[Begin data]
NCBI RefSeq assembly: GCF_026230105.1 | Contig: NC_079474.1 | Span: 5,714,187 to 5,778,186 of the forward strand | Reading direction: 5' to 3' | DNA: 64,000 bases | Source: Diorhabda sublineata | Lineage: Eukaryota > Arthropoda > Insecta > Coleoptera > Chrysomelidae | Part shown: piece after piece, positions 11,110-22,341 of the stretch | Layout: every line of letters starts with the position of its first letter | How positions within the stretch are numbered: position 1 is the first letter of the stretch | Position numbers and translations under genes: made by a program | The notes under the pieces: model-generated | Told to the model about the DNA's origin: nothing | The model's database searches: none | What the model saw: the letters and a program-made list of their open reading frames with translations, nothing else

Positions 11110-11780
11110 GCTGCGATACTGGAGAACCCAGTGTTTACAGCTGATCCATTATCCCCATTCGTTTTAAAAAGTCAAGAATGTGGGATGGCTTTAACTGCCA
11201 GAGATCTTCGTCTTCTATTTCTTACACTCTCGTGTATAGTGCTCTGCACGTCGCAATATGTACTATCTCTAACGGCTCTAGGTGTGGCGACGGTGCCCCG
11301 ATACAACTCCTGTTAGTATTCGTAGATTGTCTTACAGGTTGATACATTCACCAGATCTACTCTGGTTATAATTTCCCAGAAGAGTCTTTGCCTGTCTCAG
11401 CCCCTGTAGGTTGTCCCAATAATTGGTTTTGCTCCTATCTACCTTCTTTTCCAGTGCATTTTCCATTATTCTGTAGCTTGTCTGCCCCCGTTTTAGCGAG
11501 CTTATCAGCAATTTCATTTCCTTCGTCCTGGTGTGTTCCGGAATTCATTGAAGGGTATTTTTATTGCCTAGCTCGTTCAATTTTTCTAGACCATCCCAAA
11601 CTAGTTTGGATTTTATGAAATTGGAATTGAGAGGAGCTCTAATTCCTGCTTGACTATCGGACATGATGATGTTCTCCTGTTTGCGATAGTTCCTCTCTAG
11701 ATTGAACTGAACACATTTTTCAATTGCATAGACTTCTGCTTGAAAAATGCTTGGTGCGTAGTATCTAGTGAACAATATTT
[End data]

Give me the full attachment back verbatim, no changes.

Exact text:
NCBI RefSeq assembly: GCF_026230105.1 | Contig: NC_079474.1 | Span: 5,714,187 to 5,778,186 of the forward strand | Reading direction: 5' to 3' | DNA: 64,000 bases | Source: Diorhabda sublineata | Lineage: Eukaryota > Arthropoda > Insecta > Coleoptera > Chrysomelidae | Part shown: piece after piece, positions 11,110-22,341 of the stretch | Layout: every line of letters starts with the position of its first letter | How positions within the stretch are numbered: position 1 is the first letter of the stretch | Position numbers and translations under genes: made by a program | The notes under the pieces: model-generated | Told to the model about the DNA's origin: nothing | The model's database searches: none | What the model saw: the letters and a program-made list of their open reading frames with translations, nothing else

Positions 11110-11780
11110 GCTGCGATACTGGAGAACCCAGTGTTTACAGCTGATCCATTATCCCCATTCGTTTTAAAAAGTCAAGAATGTGGGATGGCTTTAACTGCCA
11201 GAGATCTTCGTCTTCTATTTCTTACACTCTCGTGTATAGTGCTCTGCACGTCGCAATATGTACTATCTCTAACGGCTCTAGGTGTGGCGACGGTGCCCCG
11301 ATACAACTCCTGTTAGTATTCGTAGATTGTCTTACAGGTTGATACATTCACCAGATCTACTCTGGTTATAATTTCCCAGAAGAGTCTTTGCCTGTCTCAG
11401 CCCCTGTAGGTTGTCCCAATAATTGGTTTTGCTCCTATCTACCTTCTTTTCCAGTGCATTTTCCATTATTCTGTAGCTTGTCTGCCCCCGTTTTAGCGAG
11501 CTTATCAGCAATTTCATTTCCTTCGTCCTGGTGTGTTCCGGAATTCATTGAAGGGTATTTTTATTGCCTAGCTCGTTCAATTTTTCTAGACCATCCCAAA
11601 CTAGTTTGGATTTTATGAAATTGGAATTGAGAGGAGCTCTAATTCCTGCTTGACTATCGGACATGATGATGTTCTCCTGTTTGCGATAGTTCCTCTCTAG
11701 ATTGAACTGAACACATTTTTCAATTGCATAGACTTCTGCTTGAAAAATGCTTGGTGCGTAGTATCTAGTGAACAATATTT